* Note: Dangerous situations are still possible even with Safety Switches correctly installed in your home, for example an active neutral fault to exposed skin that is otherwise insulated from a path to earth or a faulty safety switch (it does happen, I have found quite a few over the years) also voltages imported into the installation earthing system through the neutral supply therefore the use of these devises is very helpful in many situation but is not perfect this means full care must always be exercised around electricity. So, always switch off the electricity from the supply when doing basic DIY maintenance on your electrical system like changing light globes or maintaining your Smoke Alarm.
In conclusion and a word on unlicensed workers or DIY
Never allow unlicensed people to work on your electrical system. It is illegal in NSW to perform electrical work if you are unlicensed, electrical work can may seem simple at times, but electrical work does have many complex implications and rules that need to be considered and adhered to and failure to do so may end in tragedy. DIY electrical work may be fatal. This is one time you really should call in the professionals.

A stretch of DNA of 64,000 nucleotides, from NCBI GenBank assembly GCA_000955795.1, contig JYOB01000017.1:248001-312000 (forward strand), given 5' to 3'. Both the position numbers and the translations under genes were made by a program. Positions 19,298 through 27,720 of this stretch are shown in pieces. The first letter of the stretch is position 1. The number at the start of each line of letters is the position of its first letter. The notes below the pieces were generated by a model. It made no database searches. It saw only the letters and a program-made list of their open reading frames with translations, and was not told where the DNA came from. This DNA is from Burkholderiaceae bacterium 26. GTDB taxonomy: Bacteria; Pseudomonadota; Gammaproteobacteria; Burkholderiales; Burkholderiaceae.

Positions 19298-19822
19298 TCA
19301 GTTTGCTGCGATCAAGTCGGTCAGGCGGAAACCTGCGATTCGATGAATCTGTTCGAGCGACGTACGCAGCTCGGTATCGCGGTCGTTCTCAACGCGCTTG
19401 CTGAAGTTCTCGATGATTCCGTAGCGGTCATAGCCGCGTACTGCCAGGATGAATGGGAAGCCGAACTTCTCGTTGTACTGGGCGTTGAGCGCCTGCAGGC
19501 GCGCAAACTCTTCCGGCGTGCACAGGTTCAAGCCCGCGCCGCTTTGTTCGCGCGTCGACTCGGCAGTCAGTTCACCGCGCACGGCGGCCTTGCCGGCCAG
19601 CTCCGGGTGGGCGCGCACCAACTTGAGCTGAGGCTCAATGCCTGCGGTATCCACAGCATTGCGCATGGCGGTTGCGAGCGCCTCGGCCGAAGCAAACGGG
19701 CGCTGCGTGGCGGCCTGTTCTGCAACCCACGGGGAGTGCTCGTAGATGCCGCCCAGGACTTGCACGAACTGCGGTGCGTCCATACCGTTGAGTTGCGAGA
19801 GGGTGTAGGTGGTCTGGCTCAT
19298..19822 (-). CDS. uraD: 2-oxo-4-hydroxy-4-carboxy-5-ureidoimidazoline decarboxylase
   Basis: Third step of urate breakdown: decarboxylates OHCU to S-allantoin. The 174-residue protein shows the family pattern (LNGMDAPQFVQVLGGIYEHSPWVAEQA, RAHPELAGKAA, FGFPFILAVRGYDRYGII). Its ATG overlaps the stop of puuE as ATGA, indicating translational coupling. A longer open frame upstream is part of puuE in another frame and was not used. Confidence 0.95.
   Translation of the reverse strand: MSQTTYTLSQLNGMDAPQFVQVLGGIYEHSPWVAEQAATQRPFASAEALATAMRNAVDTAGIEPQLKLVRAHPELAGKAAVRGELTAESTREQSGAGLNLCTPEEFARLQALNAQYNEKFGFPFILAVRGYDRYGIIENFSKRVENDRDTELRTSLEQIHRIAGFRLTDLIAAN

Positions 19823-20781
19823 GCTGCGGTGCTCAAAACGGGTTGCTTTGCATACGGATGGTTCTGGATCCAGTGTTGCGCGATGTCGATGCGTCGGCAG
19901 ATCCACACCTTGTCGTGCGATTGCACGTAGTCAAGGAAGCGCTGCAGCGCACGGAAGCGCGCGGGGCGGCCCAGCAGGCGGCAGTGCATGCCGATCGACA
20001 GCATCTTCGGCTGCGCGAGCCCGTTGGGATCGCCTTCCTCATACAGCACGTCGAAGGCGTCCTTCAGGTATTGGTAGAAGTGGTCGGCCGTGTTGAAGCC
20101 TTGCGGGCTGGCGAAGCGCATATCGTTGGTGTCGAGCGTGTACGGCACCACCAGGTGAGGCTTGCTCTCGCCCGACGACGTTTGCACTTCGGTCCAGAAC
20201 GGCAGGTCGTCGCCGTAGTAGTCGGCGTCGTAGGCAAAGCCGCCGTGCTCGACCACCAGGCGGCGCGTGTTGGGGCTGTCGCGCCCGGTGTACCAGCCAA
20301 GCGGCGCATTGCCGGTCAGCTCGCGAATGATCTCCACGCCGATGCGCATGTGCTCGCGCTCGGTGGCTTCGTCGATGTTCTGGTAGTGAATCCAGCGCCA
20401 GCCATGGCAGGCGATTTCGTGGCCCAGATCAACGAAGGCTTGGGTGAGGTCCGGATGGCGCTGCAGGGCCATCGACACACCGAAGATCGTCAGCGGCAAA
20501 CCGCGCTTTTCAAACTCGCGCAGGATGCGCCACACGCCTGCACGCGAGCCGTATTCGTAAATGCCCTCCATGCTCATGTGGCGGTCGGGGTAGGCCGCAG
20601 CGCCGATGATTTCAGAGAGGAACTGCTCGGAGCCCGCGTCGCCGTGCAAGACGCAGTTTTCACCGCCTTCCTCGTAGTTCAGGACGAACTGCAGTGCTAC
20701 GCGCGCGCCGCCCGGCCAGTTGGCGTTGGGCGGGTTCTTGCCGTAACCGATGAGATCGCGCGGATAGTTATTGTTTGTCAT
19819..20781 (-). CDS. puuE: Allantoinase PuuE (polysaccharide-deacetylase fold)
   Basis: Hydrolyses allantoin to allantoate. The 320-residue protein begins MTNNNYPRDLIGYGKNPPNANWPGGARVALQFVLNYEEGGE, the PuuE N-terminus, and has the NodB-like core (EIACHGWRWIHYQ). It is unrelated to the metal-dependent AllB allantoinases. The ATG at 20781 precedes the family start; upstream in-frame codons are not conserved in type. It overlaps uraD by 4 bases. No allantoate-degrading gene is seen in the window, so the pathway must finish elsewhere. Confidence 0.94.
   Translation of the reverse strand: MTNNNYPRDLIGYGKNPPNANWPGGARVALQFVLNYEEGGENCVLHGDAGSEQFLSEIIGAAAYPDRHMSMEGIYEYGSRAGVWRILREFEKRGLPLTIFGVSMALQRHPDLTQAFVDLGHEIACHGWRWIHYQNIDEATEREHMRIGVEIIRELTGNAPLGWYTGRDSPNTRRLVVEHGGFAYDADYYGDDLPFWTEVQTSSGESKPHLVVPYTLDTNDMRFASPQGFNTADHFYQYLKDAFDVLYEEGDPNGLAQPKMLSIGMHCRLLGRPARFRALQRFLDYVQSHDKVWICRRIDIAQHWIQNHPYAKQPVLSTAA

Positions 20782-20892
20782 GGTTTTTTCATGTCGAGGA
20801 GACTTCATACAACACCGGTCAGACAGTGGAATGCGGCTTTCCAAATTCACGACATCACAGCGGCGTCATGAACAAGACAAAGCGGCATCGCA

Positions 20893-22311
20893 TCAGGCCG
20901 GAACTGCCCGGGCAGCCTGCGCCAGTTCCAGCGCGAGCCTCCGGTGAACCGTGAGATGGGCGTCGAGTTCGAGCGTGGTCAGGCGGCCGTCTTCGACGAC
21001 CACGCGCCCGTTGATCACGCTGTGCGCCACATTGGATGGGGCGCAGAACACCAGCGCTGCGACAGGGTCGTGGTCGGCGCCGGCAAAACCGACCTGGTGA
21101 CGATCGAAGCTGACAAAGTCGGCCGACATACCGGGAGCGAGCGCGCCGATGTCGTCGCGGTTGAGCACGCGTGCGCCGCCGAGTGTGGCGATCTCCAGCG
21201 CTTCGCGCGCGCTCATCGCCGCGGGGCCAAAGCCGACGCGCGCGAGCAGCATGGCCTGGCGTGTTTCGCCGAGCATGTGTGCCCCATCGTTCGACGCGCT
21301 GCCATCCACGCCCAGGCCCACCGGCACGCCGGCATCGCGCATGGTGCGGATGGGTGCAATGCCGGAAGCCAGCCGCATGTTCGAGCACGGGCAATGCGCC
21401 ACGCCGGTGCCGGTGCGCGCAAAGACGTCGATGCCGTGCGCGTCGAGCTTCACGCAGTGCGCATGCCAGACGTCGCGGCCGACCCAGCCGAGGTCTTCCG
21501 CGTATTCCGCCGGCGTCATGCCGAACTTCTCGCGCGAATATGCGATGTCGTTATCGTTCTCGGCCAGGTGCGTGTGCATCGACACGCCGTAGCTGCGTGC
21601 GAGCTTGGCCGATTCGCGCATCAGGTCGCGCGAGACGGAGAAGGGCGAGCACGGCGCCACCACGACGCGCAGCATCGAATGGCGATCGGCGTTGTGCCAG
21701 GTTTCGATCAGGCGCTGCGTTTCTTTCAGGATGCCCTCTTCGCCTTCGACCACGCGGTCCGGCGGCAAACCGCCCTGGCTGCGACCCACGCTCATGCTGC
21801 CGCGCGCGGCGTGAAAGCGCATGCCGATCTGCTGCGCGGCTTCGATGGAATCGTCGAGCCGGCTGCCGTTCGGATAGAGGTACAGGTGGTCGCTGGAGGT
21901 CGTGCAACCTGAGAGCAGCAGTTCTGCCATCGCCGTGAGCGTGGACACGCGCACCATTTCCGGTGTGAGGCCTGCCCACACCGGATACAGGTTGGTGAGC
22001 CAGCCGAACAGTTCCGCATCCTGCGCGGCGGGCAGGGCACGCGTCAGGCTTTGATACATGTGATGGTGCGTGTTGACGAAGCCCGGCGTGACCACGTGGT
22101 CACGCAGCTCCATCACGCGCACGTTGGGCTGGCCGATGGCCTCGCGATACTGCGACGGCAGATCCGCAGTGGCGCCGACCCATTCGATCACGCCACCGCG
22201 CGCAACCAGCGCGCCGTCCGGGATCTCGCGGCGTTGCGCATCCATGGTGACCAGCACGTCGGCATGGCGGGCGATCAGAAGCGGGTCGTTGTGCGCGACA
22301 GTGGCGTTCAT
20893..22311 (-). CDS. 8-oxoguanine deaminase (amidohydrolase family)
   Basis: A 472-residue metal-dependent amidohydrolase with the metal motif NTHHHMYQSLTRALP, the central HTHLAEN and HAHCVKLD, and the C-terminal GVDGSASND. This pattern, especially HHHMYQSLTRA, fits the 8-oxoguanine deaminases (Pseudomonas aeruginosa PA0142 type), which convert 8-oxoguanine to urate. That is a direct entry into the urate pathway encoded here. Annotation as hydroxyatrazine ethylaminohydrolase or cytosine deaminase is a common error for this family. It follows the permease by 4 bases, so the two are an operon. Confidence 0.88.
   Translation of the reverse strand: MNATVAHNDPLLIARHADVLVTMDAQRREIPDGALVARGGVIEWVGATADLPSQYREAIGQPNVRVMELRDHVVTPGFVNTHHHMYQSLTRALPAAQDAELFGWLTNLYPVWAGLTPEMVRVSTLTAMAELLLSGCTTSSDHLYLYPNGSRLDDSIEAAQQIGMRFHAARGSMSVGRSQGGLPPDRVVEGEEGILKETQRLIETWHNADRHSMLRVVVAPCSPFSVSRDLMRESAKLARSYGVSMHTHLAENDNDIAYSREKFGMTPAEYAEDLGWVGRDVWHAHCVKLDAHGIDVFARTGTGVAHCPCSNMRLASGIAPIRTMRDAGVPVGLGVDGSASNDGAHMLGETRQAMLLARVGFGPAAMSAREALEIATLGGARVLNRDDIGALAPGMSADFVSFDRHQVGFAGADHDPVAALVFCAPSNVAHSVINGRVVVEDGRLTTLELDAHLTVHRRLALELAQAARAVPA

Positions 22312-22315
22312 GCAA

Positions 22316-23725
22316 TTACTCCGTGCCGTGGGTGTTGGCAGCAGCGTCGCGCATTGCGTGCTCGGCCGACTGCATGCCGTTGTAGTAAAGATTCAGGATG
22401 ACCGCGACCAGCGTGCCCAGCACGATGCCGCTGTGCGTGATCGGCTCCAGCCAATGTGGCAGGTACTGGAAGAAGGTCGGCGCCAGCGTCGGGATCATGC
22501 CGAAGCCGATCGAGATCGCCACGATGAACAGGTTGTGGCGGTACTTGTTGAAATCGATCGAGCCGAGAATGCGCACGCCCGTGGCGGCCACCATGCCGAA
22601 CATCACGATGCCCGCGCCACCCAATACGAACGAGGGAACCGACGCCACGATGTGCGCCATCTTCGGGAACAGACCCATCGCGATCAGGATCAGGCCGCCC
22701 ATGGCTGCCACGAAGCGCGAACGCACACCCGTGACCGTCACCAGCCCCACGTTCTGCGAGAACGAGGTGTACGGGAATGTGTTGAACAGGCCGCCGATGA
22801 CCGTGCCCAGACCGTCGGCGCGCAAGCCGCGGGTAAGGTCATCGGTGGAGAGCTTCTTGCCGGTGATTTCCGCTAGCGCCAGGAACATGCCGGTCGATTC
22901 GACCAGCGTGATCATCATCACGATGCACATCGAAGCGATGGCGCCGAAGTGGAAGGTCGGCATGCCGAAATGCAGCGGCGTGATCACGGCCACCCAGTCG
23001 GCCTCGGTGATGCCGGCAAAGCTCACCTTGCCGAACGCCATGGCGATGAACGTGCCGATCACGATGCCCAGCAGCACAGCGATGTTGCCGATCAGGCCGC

More information can be found from the NSW Government’s website, recently updated on the 31 May 2021 Safety Switches Protect You I encourage you to follow the link, it is a great resource to help you understand even more about safety switches.
Note: Electrical installation rules are continuously improved to ensure safety. This is why Type AC RCDs are banned from 30 April 2023. This change is due to the increased use of electronics, solar energy generation and other similar products with a high direct current (DC) waveform component. Only Type A, Type B or Type F RCDs may be installed from 1 May 2023.
More on Terminology and Jargon
If you’re curious to know what all of those acronyms stand for well here you are.. Known over the years by many different names, Safety Switches, ELCB’s (Earth Leakage Circuit Breakers), RCBO’s (Residual Current Breakers with Over-Current), MCB/RCD’s (Miniature Circuit Breaker/Residual Current Devices), RCD’s (Residual Current Devices). But wait there’s more! Let’s also look at a few colloquial names thrown about by customers too, such as Trip Switches, Kill Switches, Circuit Breakers & Safety Devices… It’s no wonder peoples eyes glaze over when electricians start talking! There should be one universal name for the sake of simplicity and to avoid confusion so let’s just stick to Safety Switches. But I know there’s never going to be 100% consensus on this one. lol